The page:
Southfork Reloaded: The Revival of Dallas Makes Rachel Cooke Nostalgic for the 1980s

By Cooke, Rachel | New Statesman (1996), September 7, 2012 | Go to article overview

Southfork Reloaded: The Revival of Dallas Makes Rachel Cooke Nostalgic for the 1980s


Cooke, Rachel, New Statesman (1996)


Dallas

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One of my many worries about the return of Dallas (Wednesdays, 9pm) was that its producers would attempt to make the cast look like real millionaires and Southfork like the kind of place a real millionaire would live. But, no: the family ranch still looks like Barbie's house, its swimming pool the size of a Chigwell hot tub, its kitchen so dinky Sue Ellen can reach for the ice box and the drinks trolley at the same time, no problem. The women still favour earrings that look as if they came from Walgreens, and the men the kind of high-waisted jeans you would have to ransack J C Penney to find.

The producers still don't splash out on extras either--at Christopher Ewing's wedding there were 30 guests max, for all that the Ewings are at the very pinnacle of Dallas society. And when the Southfork cook passes round the canapes, you can't help but notice that her platter is laden with something that was probably made by Sara Lee and only recently defrosted.

All in all, this is unexpectedly comforting. So, too, is the presence of quite a few of the original cast: Patrick Duffy as Bobby, Linda Gray as Sue Ellen, Larry Hagman as JR, Charlene Tilton as Lucy, Steve Kanaly as Ray Krebbs. (Come on, you remember Ray! He was Jock Ewing's illegitimate son. Lucy? She was, um, some sort of miniature cousin.) They have aged so spookily little, it's as if some far-thinking network executive had them all cryogenically frozen. The only (thing that has changed even slightly is JR's eyebrows, which are now so fabulously luxuriant and perky they resemble a pair of bull-horns.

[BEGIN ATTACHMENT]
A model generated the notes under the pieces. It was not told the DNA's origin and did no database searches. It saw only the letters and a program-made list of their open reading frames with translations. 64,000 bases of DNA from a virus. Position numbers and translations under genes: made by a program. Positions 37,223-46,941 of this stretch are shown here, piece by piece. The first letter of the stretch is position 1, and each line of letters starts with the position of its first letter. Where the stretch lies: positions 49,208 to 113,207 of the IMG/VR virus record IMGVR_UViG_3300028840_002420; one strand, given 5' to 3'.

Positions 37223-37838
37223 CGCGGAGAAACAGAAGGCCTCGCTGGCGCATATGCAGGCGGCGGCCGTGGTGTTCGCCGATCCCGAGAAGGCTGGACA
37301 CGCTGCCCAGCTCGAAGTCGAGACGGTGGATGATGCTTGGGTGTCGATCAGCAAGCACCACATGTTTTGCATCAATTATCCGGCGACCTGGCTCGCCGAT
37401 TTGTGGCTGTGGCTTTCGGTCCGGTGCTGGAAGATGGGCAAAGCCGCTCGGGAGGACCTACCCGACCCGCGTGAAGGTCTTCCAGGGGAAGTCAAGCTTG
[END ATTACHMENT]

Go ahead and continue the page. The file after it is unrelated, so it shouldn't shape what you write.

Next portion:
Also immaculately preserved: their ropy acting skills. When Bobby is in pain--apparently he is dying of stomach cancer--he looks like he is trying to fart silently. When Sue Ellen is angry--Bobby wants to sell Southfork, which will destroy the plans of her son, John Ross, who has just discovered a two-billion-barrel reserve of crude in one of its fields--she looks like she is trying to remember if she applied her deodorant. Later on in Dallas 2012, Sue Ellen is, I read, to stand for governor of Texas. I can't wait to see her face when she starts grappling with the state's budget deficit. …

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